Hooks v. Forman, Holt, Eliades & Ravin

Creditors and Debtors Rights

New York Law Journal


Judge Christopher Droney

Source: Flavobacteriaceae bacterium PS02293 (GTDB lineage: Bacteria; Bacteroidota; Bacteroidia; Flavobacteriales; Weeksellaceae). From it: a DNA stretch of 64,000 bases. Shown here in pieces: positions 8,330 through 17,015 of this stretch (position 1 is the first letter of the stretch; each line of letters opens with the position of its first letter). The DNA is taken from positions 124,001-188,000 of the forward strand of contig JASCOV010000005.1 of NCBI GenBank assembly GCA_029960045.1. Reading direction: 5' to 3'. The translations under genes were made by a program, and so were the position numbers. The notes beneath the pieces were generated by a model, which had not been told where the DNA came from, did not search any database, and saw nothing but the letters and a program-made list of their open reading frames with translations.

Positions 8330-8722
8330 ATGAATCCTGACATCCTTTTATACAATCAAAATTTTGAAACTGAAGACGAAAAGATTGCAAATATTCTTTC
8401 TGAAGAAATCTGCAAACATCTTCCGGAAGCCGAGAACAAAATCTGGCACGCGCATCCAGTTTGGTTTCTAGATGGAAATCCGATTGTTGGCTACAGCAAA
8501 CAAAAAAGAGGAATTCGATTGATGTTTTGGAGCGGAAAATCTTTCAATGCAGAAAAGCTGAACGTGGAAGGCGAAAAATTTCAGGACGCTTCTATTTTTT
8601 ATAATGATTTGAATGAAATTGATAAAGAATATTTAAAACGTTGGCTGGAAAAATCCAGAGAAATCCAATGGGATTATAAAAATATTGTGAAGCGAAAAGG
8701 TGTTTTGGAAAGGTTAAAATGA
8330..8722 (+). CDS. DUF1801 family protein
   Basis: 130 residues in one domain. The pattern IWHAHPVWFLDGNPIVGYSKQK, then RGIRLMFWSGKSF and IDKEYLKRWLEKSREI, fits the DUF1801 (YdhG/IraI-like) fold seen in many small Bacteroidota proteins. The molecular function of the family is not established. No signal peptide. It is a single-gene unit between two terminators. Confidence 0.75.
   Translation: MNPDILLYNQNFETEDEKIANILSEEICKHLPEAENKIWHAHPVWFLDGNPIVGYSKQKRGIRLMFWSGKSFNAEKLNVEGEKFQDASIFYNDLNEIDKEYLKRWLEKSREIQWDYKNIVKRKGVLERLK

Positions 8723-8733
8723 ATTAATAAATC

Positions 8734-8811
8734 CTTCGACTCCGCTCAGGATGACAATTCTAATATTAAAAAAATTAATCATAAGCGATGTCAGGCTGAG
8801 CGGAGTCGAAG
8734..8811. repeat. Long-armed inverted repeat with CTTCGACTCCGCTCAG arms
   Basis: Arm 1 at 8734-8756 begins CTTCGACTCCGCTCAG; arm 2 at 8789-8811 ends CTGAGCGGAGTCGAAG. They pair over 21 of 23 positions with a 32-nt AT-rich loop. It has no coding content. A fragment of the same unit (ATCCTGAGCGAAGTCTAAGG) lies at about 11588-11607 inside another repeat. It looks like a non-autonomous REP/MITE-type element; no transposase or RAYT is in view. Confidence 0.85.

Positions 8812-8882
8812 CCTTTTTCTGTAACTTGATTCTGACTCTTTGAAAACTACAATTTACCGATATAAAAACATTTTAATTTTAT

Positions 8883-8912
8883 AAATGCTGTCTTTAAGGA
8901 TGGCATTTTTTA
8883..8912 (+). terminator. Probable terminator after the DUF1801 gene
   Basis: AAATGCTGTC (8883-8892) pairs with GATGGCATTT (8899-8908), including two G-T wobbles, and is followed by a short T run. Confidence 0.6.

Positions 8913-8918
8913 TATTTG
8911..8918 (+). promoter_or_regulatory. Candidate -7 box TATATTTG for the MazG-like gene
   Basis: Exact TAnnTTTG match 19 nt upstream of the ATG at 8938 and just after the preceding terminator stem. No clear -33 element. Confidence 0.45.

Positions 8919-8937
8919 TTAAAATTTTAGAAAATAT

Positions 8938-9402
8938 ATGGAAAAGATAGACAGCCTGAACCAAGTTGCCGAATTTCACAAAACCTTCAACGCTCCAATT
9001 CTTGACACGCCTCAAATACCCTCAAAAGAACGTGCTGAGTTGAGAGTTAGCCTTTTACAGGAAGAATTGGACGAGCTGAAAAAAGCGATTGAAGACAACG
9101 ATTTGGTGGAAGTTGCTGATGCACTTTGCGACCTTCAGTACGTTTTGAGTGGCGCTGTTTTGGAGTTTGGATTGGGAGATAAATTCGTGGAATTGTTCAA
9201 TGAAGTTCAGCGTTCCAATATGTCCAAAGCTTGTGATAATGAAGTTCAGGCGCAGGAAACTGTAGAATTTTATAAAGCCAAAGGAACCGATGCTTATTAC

Attending a vacation timeshare presentation, plaintiffs signed a purchase agreement. Neither realized the document was a mortgage. Plaintiffs asserted that debt collector Forman Holt's April 5, 2011, notice violated §1692g(a)(3) of the Fair Debt Collection Practices Act (FDCPA) because it indicated that the debt's validity could only be challenged by writing. District court dismissed suit, holding that a notice requiring that disputes be presented in writing does not violate §1692g(a)(3). Second Circuit vacated. On an issue of first impression in the circuit, Second Circuit—persuaded by the Ninth's reasoning in Camacho v. Bridgeport Financial, which held that a notice imposing a writing requirement violates §1692g—vacated dismissal. Second Circuit ruled §1692g(a)(3) does not incorporate the writing requirement included in other FDCPA sections. Further observing that the rights defined by §§1692h and 1692e(8) place less of a burden on debt collectors than those defined by §§1692g(a)(4), (a)(5) and (b), the circuit found it made sense to require debtors to take the extra step of putting a dispute in writing before claiming the more burdensome set of rights defined by §1692g(a)(4), (a)(5) and (b).

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